Anyway, I was kind of annoyed of rebooting every time it happens, so I decided to reboot a few more dozen times instead while patching the driver. This has indeed worked, and left me with something similar to a functional hot-unplug, mildly crippled by the fact that nvidia-modeset is a completely opaque blob that keeps some internal state and tries to act on it, getting stuck when it tries to do something to the now-missing eGPU.

Turns out, there are only a few issues preventing functional hot-unplug.

  1. In nvidia_remove, the driver actually checks if anyone’s still trying to use it, and if yes, it tries to just hang the removal process. This doesn’t actually work, or rather, it mostly works by accident. It starts an infinite loop calling os_schedule() while having taken the NV_LINUX_DEVICES lock. While in the default configuration this indeed hangs any reentrant requests into the driver by virtue of NV_CHECK_PCI_CONFIG_SPACE taking the same lock (in verify_pci_bars, passing the NVreg_CheckPCIConfigSpace=0 module option eliminates that accidental safety mechanism, and allows reentrant requests to proceed. They do not crash due to memory being deallocated in nvidia_remove (so you don’t get an unhandled kernel page fault), but they still crash due to being unable to access the GPU.
  2. The NVKMS component (in the nvidia-modeset module) tries to maintain some state, and change it when e.g. the Xorg instance quits and closes the /dev/nvidia-modeset file. Unfortunately, it does not expect the GPU to go away, and first spews a few messages to dmesg similar to nvidia-modeset: ERROR: GPU:0: Failed to query display engine channel state: 0x0000857d:0:0:0x0000000f, after which it appears to hang somewhere inside the blob, which has been conveniently stripped of all symbols. This needs to be prevented, but…
  3. The NVKMS component effectively only exposes a single opaque ioctl, and all the communication, including communication of the GPU bus ID, happens out of band with regards to the open source parts of the nvidia-modesetmodule. Fortunately, NVKMS calls back into NVRM, and this allows us to associate each /dev/nvidia-modeset fd with the GPU bus ID.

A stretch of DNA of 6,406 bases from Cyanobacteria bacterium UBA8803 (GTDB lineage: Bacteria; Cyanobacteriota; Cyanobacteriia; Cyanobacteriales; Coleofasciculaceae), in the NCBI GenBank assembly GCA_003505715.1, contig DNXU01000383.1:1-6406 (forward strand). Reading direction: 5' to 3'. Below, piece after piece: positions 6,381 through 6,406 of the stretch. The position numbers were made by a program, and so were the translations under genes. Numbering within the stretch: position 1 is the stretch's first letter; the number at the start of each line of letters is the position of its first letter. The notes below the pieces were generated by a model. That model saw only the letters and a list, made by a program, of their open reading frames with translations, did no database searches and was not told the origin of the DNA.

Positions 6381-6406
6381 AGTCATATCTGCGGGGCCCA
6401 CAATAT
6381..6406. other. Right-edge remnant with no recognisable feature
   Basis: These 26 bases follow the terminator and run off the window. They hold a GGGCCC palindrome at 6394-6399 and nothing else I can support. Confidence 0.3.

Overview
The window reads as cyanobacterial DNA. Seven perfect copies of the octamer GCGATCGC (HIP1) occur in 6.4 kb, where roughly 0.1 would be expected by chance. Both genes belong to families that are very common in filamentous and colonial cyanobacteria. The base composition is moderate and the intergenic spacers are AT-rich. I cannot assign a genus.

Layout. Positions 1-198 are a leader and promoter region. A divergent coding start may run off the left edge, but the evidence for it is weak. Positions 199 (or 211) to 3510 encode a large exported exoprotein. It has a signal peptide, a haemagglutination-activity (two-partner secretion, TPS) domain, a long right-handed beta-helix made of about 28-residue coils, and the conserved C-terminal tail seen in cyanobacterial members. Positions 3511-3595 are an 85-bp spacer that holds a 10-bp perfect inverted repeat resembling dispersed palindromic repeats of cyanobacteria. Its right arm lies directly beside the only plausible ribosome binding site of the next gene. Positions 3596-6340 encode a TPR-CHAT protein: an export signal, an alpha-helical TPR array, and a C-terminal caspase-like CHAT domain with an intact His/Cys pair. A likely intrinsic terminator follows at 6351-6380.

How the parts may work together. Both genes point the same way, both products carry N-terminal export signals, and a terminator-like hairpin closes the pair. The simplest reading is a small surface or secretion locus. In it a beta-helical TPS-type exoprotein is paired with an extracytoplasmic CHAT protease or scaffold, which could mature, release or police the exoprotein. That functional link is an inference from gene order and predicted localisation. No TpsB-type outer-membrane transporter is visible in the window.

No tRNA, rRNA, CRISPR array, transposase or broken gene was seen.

4. When unloading NVKMS, it also tries to act on its internal state and change the GPU state, which leads to the same hang.

All in all, this allows a patch to be written that detects when a GPU goes away, ignores all further NVKMS requests related to that specific GPU (and returns -ENOENT in response to ioctls, which Xorg appropriately interprets as a fault condition), correctly releases the resources by requesting NVRM, and improperly unloads NVKMS so it doesn’t try to reset the GPU state. (All actual resources should be released by this point, and NVKMS doesn’t have any resource allocation callbacks other than those we already intercept, so in theory this doesn’t have any bad consequences. But I’m not working for nVidia, so this might be completely wrong.)

After the GPU is plugged back in, NVKMS will try to act on its internal state again; in this case, it doesn’t hang, but it doesn’t initialize the GPU correctly either, so the nvidia-modeset kernel module has to be (manually) reloaded. It’s not easy to do this automatically because in a hypothetical system with more than one nVidia GPU the module would still be in use when one of them dies, and so just hard reloading NVKMS would have unfortunate consequences. (Though, I don’t really know whether NVKMS would try to access the dead GPU in response to the request acting on the other GPU anyway. I decided to do it conservatively.) Once it’s reloaded you’re back in the game though!

Here’s the patch, written against the nvidia-legacy-390xx-390.87 Debian source package:

nvidia-hot-gpu-on-gpu-unplug-action.patch (download)
1
2
3
4
5
6
7
8
9
10
11
12
13
14
15
16
17
18
19
20
21
22
23
24
25
26
27
28
29
30
31
32
33
34
35
36
37
38
39
40
41
42
43
44
45
46
47
48
49
50
51
52
53
54
55
56
57
58
59
60
61
62
63
64
65
66
67
68
69
70
71
72
73
74
75
76
77
78
79
80
81
82
83
84
85
86
87
88
89
90
91
92
93
94
95
96
97
98
99
100
101
102
103
104
105
106
107
108
109
110
111
112
113
114
115
116
117
118
119
120
121
122
123
124
125
126
127
128
129
130
131
132
133
134
135
136
137
138
139
140
141
142
143
144
145
146
147
148
149
150
151
152
153
154
155
156
157
158
159
160
161
162
163
164
165
166
167
168
169
170
171
172
173
174
175
176
177
178
179
180
181
182
183
184
185
186
187
188
189
190
191
192
193
194
195
196
197
198
199
200
201
202
203
204
205
206
207
208
209
210
211
212
213
214
215
216
217
218
219
220
221
222
223
224
225
226
227
228
229
230
231
232
233
234
235
236
237
238
239
240
241
242
243
244
245
246
247
248
249
250
251
252
253
254
255
256
257
258
259
260
261
262
263
264
265
266
267
268